The vegetable garden in the front yard attracts visitors. I love that people stop in the midst of their walk or drive to talk about gardens and the weather. Some of these people ask me gardening questions. They see so many vegetables growing and they get some idea that I know a lot about growing vegetables. I’m quite sure I know just a little. The questions invite me to dig a little deeper and learn a little more. Last night, a woman from around the corner asked about cucumbers. She said that her first cucumber was very tasty but the next one was, terribly, bitter…same plant, same conditions….Why? I passed on what I had heard about cutting the end off the cucumber and rubbing in a circular pattern to draw the bitterness out. I fully acknowledge, now, that this was a lame response. Since then, I’ve done some research. There are compounds in the cucumber plant, stems, leaves, and roots called cucurbitacins (primarily, B and C) that cause the bitterness. Different varieties have varying amounts of these compounds and sometimes they will go into the fruit as well as the vegetative parts of the plant. The amount of bitterness that can accumulate varies, even, from fruit to fruit. The bitterness is, generally, concentrated just under the skin and at the stem end of the cucumber. You can try to improve the taste of a bitter cucumber by peeling away the skin and cutting away more deeply at the stem end. If you find that the whole thing is bitter, compost it. There is an enzyme called elaterase that transforms the cucurbitacins into non-bitter compounds but these enzymes are inhibited in cool weather. Therefore, the temperature has direct relevance to the bitterness problem. Temperature fluctuations of more than 20 degrees can cause bitterness. Cucumbers can grow in temperatures between 60 and 90 degrees F but do best between 65 and 75. Moisture stress may contribute to more cucurbitacins and so providing an even supply of water may help reduce bitterness. Mulching can help to accomplish this. While temperatures and sunlight, water and soil preparation can influence the production of elaterase and cucurbitacins; genetics play a role too. There are varieties that are reported to have a lower percentage of bitter cukes.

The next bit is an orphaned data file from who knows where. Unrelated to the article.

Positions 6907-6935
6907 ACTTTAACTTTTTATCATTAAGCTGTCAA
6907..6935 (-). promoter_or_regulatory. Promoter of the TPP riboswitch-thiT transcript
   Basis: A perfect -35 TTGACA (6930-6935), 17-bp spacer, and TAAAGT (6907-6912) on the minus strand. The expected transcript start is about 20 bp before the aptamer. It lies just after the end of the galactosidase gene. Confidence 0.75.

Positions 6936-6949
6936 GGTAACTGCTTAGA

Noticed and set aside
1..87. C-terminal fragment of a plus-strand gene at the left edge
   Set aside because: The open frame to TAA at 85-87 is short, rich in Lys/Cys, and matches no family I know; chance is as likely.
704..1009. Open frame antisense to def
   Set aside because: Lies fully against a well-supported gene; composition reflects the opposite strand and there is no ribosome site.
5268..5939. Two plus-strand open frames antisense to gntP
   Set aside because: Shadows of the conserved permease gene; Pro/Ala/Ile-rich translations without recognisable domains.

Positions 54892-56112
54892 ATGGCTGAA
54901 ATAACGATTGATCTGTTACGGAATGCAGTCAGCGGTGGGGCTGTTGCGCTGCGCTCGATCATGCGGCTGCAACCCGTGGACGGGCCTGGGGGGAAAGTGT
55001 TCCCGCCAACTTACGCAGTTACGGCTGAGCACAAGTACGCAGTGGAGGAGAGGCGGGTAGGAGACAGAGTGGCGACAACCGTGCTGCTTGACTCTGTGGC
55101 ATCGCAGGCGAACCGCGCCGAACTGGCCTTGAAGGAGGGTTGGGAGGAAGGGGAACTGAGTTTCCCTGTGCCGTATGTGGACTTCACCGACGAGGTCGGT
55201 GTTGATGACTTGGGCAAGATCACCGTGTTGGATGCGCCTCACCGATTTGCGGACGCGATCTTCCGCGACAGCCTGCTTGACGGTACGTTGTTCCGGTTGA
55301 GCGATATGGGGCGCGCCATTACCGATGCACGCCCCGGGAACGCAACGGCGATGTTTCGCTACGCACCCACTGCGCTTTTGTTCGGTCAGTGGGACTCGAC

I did not have bitterness problems with my cucumbers this year. Regarding cucumbers, the only difficulties I’ve had were cucumber eating pests (my dog) and downy mildew (I think) and, so, I have no more cucumbers. I have no new cucumber pictures for you. I have purple podded pole beans which are very fine to look at but, admittedly, they are not cucumbers. I am a new convert to cucumbers since finding a variety I actually enjoy. I’ve begun to care. Today, I planted a new patch in a different area of the yard. I planted the Uzbekski cucumber which is an open pollinated heirloom. I hope to get at least a few so that I can grab a reasonable photo and save the seeds. If you are saving seeds, make sure you select for non-bitterness!